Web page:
As part of our virtual 'Special Guest Seminars' series, the UK DRI is delighted to welcome Prof Christian Haass.
Prof Christian Haass
Professor of Biochemistry and Head of the Department of Metabolic Biochemistry at the Biomedical Center (LMU, Munich) – DZNE Coordinator, Munich.
Microglial modulation in neurodegenerative disease – innovative therapies or devilish gambling?
Monday 20 April, 13:00 - 14:00 BST
This event is open to UK DRI researchers and support staff only. Registration and associated Zoom links will be distributed via Centre Manager emails nearer the time of the event.
Prof Haass started to work on Alzheimer's disease (AD) in 1990 at a time, when very little was known about the cellular mechanisms involved. Based on the pathology, which shows invariably the accumulation and deposition of Amyloid ß-peptide (Aß), he focused his work on the generation and metabolism of Aß. Christian Haass hypothesized against the widely accepted general opinion in this field that Aß may be produced from its precursor in a physiologically normal pathway and not necessarily in a pathological process. Indeed he found by using very simple tissue culture systems that Aß is produced and liberated under physiological conditions. This pivotal finding was a major breakthrough for the entire field, since it allowed elucidating the molecular principles behind Aß generation as well as the identification of the enzymes (the so-called secretases) involved in generation and liberation of the peptide and finally the development of selective inhibitors to therapeutically lower Aß production in patients. Christian first concentrated on the cellular mechanisms behind Aß production. Doing so he made a number of major observations: Two enzymes, which he called beta- and gamma-secretase produce Aß, while a third enzyme, alpha-secretase, prevents Aß generation. Moreover, beta-secretase was found to be the rate limiting enzyme and gamma-secretase to be a rather unusual protease cleaving within the hydrophobic environment of a membrane. Using his tissue culture assay he was able to demonstrate how mutations, which cause very aggressive familial variants of AD, affect production of Aß, a finding which provided strong support for a major pathological role of Aß and which was the basis for the amyloid cascade hypothesis.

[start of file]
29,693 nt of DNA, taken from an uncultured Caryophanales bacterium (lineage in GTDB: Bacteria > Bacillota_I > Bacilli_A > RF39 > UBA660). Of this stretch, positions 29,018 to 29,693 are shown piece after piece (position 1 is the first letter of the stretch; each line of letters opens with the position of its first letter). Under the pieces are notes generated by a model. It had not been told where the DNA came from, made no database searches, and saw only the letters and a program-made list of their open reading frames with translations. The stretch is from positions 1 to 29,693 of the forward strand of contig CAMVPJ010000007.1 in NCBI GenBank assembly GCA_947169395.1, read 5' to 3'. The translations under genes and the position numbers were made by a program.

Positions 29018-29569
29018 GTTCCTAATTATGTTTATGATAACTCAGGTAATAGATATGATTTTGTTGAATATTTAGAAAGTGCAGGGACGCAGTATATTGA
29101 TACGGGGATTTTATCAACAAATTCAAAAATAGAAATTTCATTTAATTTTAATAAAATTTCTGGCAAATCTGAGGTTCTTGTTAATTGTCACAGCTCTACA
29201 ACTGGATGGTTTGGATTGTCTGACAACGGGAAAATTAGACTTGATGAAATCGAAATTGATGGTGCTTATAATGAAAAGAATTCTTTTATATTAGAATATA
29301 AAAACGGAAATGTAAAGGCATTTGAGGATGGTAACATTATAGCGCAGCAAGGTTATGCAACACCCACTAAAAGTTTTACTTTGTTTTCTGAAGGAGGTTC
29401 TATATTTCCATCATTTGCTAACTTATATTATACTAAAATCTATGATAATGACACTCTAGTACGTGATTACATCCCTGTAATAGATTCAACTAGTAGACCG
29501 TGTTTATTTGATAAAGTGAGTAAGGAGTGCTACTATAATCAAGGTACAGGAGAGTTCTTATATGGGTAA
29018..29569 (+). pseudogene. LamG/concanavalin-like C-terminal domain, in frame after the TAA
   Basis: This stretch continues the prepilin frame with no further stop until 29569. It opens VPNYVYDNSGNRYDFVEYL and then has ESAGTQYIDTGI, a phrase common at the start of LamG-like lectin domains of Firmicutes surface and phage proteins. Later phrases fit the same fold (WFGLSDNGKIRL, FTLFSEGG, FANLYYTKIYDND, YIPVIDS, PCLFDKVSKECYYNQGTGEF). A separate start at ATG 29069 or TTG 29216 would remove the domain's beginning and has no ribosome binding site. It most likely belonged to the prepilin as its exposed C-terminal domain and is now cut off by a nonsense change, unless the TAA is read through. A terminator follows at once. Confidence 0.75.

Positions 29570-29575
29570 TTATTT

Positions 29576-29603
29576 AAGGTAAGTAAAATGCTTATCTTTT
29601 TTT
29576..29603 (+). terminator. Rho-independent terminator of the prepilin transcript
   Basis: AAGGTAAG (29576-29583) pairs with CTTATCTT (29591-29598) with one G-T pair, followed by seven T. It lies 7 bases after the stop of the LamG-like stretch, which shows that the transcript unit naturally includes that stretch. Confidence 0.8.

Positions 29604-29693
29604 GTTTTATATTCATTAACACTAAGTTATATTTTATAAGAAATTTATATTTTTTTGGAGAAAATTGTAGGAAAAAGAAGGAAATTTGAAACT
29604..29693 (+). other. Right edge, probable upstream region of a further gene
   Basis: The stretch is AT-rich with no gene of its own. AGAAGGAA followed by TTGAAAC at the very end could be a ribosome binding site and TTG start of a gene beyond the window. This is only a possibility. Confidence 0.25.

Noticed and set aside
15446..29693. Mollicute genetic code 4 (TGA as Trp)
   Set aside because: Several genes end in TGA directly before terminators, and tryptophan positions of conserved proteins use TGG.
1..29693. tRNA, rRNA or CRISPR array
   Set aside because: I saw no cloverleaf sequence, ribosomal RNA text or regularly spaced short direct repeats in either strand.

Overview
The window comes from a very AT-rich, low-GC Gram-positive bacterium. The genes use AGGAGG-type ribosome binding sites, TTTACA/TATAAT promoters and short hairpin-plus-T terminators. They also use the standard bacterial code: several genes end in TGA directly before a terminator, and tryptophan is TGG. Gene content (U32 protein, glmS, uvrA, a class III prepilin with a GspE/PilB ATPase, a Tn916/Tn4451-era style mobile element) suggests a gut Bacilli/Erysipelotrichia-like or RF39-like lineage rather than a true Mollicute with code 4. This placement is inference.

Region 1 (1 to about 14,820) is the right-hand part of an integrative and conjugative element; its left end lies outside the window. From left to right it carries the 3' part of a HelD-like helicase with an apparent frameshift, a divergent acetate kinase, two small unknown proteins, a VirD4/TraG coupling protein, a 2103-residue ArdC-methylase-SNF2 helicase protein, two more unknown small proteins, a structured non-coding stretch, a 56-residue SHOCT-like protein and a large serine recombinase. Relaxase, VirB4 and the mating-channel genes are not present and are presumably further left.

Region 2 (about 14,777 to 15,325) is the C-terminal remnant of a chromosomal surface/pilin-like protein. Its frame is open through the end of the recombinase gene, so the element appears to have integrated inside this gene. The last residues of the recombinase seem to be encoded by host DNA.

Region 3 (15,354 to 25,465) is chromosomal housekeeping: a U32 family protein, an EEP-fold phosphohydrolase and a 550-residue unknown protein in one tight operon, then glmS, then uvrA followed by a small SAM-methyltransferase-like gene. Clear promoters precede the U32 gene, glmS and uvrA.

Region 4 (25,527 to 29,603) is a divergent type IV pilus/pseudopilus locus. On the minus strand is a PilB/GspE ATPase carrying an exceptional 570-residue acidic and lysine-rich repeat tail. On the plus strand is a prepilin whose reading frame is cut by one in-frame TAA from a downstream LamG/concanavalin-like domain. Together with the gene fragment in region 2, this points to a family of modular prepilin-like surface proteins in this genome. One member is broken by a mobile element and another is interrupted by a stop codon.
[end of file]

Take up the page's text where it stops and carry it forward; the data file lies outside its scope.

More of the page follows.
Current work of the Haass lab supports the idea that TREM2 is protective in AD patients. Based on his fundamental research on TREM2 function Haass in collaboration with Simons (DZNE Munich) and Denali Therapeutics developed a novel therapeutic strategy. With the help of an antibody they stabilize signaling competent TREM2 on the cell surface to boost TREM2 protective functions.
Main contact for enquiries: Dr Giovanna Lalli